Dear 'Normal' People, An Essay for Adolescents with Cancer
Last Modified: January 30, 2003
copyright © 1998 Parag Parikh
Can everyone remember Chatty Patty, the girl in English class who liked to "clarify" things?
Then there was Mr. America, varsity athlete in three sports by sophomore year.
And don't forget Miss America, cheerleader and homecoming queen.
And not to be over-looked, Nerd-Man, the pocket-protector-wearing cliche.
Ah yes... the nostalgic memories of high school, chockfull of the most bothersome characters ever to live in one small town. But when you have cancer, even the "normal" people transmogrify into...Witless Woman and Dick Dumb.
As my mom explained to her friend, Witless Woman that I have Hodgkin's Disease, she gathered her information, gleaned from hours of watching soap operas, and asked, "Can he still walk?"
Why wouldn't I walk? Hodgkin's Disease manifests itself as a small bump on my neck. Obviously, this ounce of tumor does wreak havoc with my coordination, causing me to fall down often. But, I think she fell down the steps as a child, along with Dick Dumb.
Dick discovered I needed surgery when he overheard me say,
"I might not be able to run track this year."
Using the combined brainpower of twenty slugs, he thought, "Parag might not be able to run track because of surgery-- You need legs to run."
So, utilizing his Logic Slug, the cannabis leaf-chewer, he deduced, "They're going to amputate Parag's legs!"
Quite proud of themselves for starting an unfounded rumor, Dick and his slugs squirmed in unison.
The worst characters are the Tony Tell-Me's. Their nosiness is only overcome by their foolish phobias. Here is an example of a conversation I actually had with Tony.
Tony asked, "What's catheterization?"
I fumbled, "Well, it lets me go the bathroom."
"No, but how does it work? Huh? Huh?", Tony repeated, like a Scottish terrier barking after finding some garbage.
I answed, "O.K. They stick a tube through my penis all the way up to my bladder."
Tony's face contorts in mock pain as he lovingly massages his groin as he screamed, "Ugh. Gross. That must have hurt! Why did you tell me that?"
I apologized, "I don't know, sorry."
Silently, I thought to myself, "Did I ask you to ask me? Did I want you to ask me? Did I need you to ask me?!"
Ralph Kramden said it right. "One of these days. One of these days, Alice. POW! Right in the kisser!"
Of course, the I Feel So Bad group hits me. The members of this group are fond of saying things like,
"Oh my God, I feel, like, so sorry for you."
I wonder, "Why? Do I have a personal hygiene problem I am not aware of?"
Another favorite of this group is, "Parag, I hope you feel better."
Silently, I think, "So do I. That's understood, unless you're hoping I feel worse."
What about the condescending, "How are you feeling?" They are talking through me to satisfy their humanitarian instinct, they perfunctorily perform their duty, which doesn't include looking at me or waiting for an answer. Off they walk, leaving me to peer at the wall and ask, "Was she talking to me or you?"
Then, Harriet Hospital must inform me of her hospital stories, like when she was six years old, and had to get her tonsils removed, and didn't like the doctor, and was going to get sick when they hooked her up to an IV machine... Or how Harriet's great uncle on her mother's side had some disease and he went to the hospital and he had to be operated on right away but now he's better... As my head lolls to one side in boredom, my eyes glazing over, my mouth hanging agape, I ask God, "Can I please just die so I don't have to listen to this?"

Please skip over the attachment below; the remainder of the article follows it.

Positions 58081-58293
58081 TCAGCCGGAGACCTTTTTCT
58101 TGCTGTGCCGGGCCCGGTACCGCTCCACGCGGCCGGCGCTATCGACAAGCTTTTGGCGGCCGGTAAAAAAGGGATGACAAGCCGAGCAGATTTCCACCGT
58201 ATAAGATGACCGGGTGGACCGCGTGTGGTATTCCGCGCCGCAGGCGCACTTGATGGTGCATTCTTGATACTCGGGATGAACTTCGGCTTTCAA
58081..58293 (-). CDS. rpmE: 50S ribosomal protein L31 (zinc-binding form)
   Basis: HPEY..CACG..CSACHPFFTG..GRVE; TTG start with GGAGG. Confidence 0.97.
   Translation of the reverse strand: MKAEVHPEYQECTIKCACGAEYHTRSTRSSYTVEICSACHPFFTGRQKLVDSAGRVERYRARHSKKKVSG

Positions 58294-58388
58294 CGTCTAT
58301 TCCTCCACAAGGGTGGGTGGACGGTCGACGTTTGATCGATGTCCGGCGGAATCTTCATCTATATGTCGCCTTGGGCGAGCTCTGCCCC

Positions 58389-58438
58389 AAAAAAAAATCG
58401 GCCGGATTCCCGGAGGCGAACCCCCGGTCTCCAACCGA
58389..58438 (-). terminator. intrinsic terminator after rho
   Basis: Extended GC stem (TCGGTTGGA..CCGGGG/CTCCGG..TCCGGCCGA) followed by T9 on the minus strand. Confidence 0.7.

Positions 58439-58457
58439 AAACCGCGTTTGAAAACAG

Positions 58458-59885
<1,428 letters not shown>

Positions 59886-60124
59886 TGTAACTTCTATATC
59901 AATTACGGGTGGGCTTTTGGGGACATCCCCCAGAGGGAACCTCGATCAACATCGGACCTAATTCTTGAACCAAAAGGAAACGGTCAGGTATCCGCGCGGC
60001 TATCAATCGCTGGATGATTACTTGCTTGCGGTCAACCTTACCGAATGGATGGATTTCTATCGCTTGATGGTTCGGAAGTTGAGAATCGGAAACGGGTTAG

And then God answers, "Y'know I was in the hospital once, and..."
But seriously, as if school weren't enough, I come home to see Thermometer Man! Champion of all overprotecting dads, protector of...well, me! He seeks out point-one-degree fevers. He tries to stick a thermometer in my mouth as many times as possible. I no longer slouch in his presence; any sign of "tiredness" and he pulls out that thing.
He'll say, "Parag, your left eye shut for a moment. Are you feeling all right?"
I answer, "I just blinked, Dad, you know, what an average person does once every thirty seconds."
He answers "Well, just to be safe, why don't I get the thermometer?"
The repeated plunging of a cold metal rod under my tongue irritates me to the point where I am considering purchasing a rectal thermometer, just for variety. Otherwise, someday, in the future, a descendant of mine, will ask, "Mommy, why do we have a little hole under our tongue?" Mommy will then need to explain the story of great-great-great-grandfather Parag.
When my children or grandchildren ask me, "What was it like having cancer as a kid?" my answer won't mention God so much as the attitude of other people. The inexplicable weaving of Clothos, Lachechis and Atropos do not leave me with questions such as "Why did this happen to me?" or "Does God not like me?" Rather, my only question is this, "Why don't people just treat us like normal kids?"
My pal, Jessica, a five-year-old leukemia patient, controls our Oncology Room on Fridays. As Queen, she can cheat at the Candyland game, explore the hospital, or not share her pictures. She only worries about the next day. Up at the hospital, we don't sit and complain about our troubles. Instead we play Legos, build with blocks, read Dr. Seuss books and draw with crayons.
What more in life is there?
Editors Note: Editors Note: Dr. Parikh is currently a resident in Radiation Oncology. To reach him by email send a message to: firstname.lastname@example.org.